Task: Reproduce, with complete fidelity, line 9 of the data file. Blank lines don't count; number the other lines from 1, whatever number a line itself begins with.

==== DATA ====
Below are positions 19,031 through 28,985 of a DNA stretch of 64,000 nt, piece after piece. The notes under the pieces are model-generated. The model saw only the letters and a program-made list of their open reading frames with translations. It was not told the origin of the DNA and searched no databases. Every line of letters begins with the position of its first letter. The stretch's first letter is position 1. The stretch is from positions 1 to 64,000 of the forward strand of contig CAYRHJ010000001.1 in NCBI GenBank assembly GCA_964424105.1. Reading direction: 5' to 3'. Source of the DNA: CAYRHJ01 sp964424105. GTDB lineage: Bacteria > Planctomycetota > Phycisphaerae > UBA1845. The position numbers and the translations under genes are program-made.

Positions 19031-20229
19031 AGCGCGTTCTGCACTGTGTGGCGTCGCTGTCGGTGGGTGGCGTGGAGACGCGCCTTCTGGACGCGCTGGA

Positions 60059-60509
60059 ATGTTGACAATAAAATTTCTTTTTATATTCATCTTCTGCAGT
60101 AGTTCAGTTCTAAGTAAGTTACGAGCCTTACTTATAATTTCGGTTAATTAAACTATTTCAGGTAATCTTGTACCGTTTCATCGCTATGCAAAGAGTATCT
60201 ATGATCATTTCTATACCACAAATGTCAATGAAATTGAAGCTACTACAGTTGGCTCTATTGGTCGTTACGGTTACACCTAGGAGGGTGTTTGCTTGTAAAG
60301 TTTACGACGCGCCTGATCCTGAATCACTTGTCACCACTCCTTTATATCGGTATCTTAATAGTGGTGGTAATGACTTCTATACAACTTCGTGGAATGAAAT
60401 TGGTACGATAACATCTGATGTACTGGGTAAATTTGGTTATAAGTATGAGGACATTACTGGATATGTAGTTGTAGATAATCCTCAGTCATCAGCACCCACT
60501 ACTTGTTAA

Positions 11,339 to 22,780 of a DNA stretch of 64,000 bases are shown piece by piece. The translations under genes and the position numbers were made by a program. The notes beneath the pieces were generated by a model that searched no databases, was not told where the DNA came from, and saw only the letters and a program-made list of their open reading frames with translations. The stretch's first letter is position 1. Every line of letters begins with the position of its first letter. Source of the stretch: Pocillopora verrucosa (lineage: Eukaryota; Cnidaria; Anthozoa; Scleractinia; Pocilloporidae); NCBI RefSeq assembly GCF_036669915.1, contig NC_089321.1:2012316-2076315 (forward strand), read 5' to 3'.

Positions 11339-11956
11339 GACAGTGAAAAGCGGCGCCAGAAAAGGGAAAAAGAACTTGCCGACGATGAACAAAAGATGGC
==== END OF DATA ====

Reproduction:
60401 TGGTACGATAACATCTGATGTACTGGGTAAATTTGGTTATAAGTATGAGGACATTACTGGATATGTAGTTGTAGATAATCCTCAGTCATCAGCACCCACT